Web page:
1540. Left Ventricular Assist Device Driveline Infections: Relapsed Infections and Minimum Inhibitory Concentration Changes
Session: Poster Abstract Session: Viruses and Bacteria in Immunocompromised Patients
Friday, October 5, 2018
Room: S Poster Hall
  • ID Week poster FINAL PDF.pdf (795.7 kB)
  • Background: Treatment of left ventricular assist device (LVAD) driveline infections (DLIs) pose difficulties given the permanent nature of the LVAD. Few studies have examined the minimum inhibitory concentration (MIC) changes over time or resistance patterns of implicated pathogens causing recurrent infections.

    Methods: This retrospective descriptive epidemiology study identified patients with DLIs in the Vanderbilt LVAD registry or INTERMACS data from January 2013 - August 2017. Driveline infections met International Society for Heart and Lung Transplantation definitions in addition to positive driveline drainage, blood, or sternal wound culture. Relapse included a DLI with an organism associated with previous DLI in the preceding year and similar MICs or new resistance to an antibiotic that was utilized. The LVAD registry and chart review were utilized to collect data. Patients were followed until transplant, death, or August 1, 2017.

    Results: A total of 330 patients underwent LVAD implantation. Thirty (9%) met criteria for DLI. Median duration of follow up was 26 months (IQR 16, 39). There were 74 courses of infection, 40 new infections, and 34 relapsed infections. Median time to first DLI was 171 days (IQR 83, 403). Most common organisms in new DLIs were S. aureus (MRSA 11, MSSA 10), diptheroids (6), coagulase-negative staphylococci (6), and P. aeruginosa (5). S. aureus was the most common pathogen in patients with DLI associated bacteremia (n=16) as well as relapsed infection (n=11).

    There were 42 MIC changes in 9 patients with relapsed infections from S. aureus, P. aeruginosa, and mycobacterium. Median time to first MIC change was 56 days (IQR 36, 88) and type of MIC change was an increase in 5 cases, decrease in 2 cases, and both increase and decrease in 2 cases. Time to first relapse from initial infection was longer in those who received suppression, 60 days versus 83 days, p=0.047.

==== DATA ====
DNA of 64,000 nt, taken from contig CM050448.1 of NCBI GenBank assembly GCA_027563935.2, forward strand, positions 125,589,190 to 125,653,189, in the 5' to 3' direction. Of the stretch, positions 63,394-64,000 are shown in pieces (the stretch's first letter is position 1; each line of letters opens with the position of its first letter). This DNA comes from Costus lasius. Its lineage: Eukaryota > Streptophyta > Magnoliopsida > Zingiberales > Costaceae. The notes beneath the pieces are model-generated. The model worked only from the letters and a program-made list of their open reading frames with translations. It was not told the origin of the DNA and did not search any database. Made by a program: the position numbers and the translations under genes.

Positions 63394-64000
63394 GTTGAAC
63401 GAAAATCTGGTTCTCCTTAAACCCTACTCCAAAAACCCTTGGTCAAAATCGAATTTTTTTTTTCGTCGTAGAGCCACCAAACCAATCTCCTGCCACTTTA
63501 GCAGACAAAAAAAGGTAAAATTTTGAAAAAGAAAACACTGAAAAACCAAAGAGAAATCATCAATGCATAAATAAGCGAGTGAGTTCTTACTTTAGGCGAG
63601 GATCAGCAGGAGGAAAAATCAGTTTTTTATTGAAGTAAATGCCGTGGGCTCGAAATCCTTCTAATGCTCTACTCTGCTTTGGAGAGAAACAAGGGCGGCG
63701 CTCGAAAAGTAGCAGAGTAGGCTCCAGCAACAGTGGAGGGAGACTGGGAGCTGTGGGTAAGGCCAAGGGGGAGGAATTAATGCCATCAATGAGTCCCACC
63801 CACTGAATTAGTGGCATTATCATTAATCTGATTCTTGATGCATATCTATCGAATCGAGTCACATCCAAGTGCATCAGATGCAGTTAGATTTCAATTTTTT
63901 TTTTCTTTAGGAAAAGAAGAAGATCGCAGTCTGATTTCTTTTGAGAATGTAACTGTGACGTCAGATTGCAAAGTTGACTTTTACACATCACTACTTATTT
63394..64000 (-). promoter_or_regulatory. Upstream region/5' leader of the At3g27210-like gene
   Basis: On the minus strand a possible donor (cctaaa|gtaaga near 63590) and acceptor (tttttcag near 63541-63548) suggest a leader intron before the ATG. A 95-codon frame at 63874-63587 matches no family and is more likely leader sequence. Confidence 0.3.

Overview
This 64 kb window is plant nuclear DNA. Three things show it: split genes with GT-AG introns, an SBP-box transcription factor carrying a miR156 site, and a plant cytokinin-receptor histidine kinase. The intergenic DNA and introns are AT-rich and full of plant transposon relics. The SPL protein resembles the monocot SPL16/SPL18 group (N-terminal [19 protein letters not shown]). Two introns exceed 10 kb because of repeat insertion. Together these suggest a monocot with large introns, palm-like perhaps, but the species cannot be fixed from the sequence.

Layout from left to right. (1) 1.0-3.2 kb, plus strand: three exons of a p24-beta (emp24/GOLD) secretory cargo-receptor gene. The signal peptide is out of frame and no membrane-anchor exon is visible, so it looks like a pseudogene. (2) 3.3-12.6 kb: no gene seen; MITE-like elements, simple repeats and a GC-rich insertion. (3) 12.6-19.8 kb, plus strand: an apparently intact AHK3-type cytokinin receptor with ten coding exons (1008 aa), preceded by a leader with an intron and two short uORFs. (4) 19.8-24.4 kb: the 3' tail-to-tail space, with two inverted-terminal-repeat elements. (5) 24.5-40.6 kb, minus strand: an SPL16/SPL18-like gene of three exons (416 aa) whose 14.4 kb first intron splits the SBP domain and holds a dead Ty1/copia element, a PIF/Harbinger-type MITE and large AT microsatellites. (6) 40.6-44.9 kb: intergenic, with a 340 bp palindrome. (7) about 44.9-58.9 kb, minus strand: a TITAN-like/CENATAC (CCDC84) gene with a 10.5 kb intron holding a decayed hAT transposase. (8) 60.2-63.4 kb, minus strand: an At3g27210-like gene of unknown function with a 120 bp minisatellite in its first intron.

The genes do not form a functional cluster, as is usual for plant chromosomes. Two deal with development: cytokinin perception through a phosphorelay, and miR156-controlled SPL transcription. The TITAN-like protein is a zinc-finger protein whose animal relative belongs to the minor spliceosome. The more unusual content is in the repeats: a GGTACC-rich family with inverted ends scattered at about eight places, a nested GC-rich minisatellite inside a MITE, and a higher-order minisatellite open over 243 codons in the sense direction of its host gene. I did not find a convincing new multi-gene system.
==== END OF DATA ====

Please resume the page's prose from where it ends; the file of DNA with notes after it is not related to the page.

Conclusion: Few patients had DLIs, but relapsed infections were more common with S. aureus and P. aeruginosa. MIC changes were quite variable and may not be the major contributor to relapsed infection.

    Tara Lines, PharmD1, Leah Sabato, PharmD, BCPS1, Whitney Nesbitt, PharmD, BCPS1, Jeremy Moretz, PharmD, BCPS2, Marshall Brinkley, MD3 and Gowri Satyanarayana, MD4, (1)Pharmacy, Vanderbilt University Medical Center, Nashville, TN, (2)Pharmacy, Vanderbilt University Medical Center, Nasvhille, TN, (3)Cardiology, Vanderbilt University Medical Center, Nasvhille, TN, (4)Infectious Diseases, Vanderbilt University Medical Center, Nashville, TN


    T. Lines, None

    L. Sabato, None

    W. Nesbitt, None

    J. Moretz, None

    M. Brinkley, None

    G. Satyanarayana, None

    Findings in the abstracts are embargoed until 12:01 a.m. PDT, Wednesday Oct. 3rd with the exception of research findings presented at the IDWeek press conferences.